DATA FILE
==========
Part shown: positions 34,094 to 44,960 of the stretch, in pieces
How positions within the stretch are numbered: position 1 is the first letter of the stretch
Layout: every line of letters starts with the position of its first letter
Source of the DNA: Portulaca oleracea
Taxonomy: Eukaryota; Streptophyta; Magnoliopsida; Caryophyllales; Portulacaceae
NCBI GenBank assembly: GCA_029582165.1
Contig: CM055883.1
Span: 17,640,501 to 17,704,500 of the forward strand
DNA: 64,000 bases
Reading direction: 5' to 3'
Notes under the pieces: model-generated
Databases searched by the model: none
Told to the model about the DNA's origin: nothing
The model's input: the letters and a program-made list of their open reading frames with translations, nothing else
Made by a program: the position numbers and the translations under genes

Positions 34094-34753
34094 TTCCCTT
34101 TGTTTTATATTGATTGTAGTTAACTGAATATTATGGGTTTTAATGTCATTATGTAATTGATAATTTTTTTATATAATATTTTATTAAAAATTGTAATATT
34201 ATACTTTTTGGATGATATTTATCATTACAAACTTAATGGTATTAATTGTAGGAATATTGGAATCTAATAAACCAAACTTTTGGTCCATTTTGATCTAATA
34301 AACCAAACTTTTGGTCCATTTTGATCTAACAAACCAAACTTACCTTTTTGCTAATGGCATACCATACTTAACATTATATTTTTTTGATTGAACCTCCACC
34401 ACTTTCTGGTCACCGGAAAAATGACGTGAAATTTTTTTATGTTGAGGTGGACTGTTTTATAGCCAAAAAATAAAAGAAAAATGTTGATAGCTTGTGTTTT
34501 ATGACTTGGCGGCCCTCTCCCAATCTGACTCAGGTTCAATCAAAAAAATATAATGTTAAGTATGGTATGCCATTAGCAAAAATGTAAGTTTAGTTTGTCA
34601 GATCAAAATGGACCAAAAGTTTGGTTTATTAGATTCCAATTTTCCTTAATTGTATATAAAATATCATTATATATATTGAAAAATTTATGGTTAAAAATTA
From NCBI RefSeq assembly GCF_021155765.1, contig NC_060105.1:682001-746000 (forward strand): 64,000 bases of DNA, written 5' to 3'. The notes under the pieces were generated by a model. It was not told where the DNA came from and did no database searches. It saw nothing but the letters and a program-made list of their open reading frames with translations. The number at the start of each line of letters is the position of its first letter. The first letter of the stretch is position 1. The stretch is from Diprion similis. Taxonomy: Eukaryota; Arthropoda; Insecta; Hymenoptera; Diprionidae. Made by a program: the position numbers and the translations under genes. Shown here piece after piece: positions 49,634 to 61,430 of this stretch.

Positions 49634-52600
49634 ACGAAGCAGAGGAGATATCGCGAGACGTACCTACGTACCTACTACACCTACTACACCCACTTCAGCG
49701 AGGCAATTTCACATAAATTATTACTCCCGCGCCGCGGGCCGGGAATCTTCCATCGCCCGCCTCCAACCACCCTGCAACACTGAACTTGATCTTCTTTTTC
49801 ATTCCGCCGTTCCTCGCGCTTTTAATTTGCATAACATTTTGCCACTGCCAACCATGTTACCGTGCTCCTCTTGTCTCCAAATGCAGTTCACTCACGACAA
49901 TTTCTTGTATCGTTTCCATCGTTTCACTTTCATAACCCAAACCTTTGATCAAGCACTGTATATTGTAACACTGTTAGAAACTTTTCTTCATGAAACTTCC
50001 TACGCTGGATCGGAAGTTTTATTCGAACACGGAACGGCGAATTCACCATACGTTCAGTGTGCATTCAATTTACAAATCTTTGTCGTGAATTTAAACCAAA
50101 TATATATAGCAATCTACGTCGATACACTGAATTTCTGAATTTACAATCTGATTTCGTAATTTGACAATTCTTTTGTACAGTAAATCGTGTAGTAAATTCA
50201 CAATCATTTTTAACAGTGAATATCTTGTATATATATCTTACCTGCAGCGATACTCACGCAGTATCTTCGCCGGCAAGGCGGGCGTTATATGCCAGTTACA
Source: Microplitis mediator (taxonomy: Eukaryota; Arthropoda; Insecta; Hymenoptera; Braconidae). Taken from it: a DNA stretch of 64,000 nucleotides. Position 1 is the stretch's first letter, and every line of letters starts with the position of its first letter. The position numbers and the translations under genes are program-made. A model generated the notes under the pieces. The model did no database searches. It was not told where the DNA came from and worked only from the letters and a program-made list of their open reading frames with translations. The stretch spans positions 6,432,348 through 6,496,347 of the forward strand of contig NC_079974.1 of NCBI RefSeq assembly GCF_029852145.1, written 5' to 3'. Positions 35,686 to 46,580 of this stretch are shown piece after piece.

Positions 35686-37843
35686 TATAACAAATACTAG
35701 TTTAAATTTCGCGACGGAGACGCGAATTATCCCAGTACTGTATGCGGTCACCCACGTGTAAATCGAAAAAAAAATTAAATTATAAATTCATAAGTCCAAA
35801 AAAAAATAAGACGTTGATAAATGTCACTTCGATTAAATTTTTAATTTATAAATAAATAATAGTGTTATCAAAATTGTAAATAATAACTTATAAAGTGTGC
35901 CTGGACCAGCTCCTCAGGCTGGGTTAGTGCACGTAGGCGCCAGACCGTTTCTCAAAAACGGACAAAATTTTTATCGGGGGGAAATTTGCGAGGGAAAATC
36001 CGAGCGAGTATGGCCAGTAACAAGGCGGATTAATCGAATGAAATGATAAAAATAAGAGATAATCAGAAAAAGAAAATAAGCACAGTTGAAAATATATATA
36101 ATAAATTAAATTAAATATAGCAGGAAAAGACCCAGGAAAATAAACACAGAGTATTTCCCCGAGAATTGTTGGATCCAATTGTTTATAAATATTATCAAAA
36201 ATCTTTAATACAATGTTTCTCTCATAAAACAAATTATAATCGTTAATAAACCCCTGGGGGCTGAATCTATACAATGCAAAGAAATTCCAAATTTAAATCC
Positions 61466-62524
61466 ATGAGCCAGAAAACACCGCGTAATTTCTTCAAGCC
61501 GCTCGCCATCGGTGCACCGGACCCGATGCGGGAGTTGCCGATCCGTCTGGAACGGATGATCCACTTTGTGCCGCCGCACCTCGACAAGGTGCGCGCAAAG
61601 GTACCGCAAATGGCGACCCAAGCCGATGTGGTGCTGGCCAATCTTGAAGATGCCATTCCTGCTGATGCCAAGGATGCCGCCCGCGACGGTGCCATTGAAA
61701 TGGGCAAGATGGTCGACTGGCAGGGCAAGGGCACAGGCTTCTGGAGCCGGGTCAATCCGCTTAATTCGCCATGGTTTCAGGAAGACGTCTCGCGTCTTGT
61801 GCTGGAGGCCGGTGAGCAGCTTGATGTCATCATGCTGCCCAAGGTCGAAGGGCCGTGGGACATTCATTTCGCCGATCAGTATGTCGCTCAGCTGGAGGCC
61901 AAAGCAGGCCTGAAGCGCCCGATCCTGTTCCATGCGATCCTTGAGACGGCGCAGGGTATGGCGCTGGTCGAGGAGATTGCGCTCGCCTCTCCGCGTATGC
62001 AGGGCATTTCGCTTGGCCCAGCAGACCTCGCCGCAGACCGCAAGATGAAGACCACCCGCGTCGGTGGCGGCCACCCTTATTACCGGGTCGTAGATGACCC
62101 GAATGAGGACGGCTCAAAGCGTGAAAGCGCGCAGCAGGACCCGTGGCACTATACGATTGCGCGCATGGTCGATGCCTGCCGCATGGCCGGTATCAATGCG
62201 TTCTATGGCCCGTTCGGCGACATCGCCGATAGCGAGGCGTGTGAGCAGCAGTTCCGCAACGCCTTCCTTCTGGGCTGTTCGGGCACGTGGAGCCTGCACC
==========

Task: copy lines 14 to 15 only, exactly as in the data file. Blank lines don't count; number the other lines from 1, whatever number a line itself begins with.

The model's input: the letters and a program-made list of their open reading frames with translations, nothing else
Made by a program: the position numbers and the translations under genes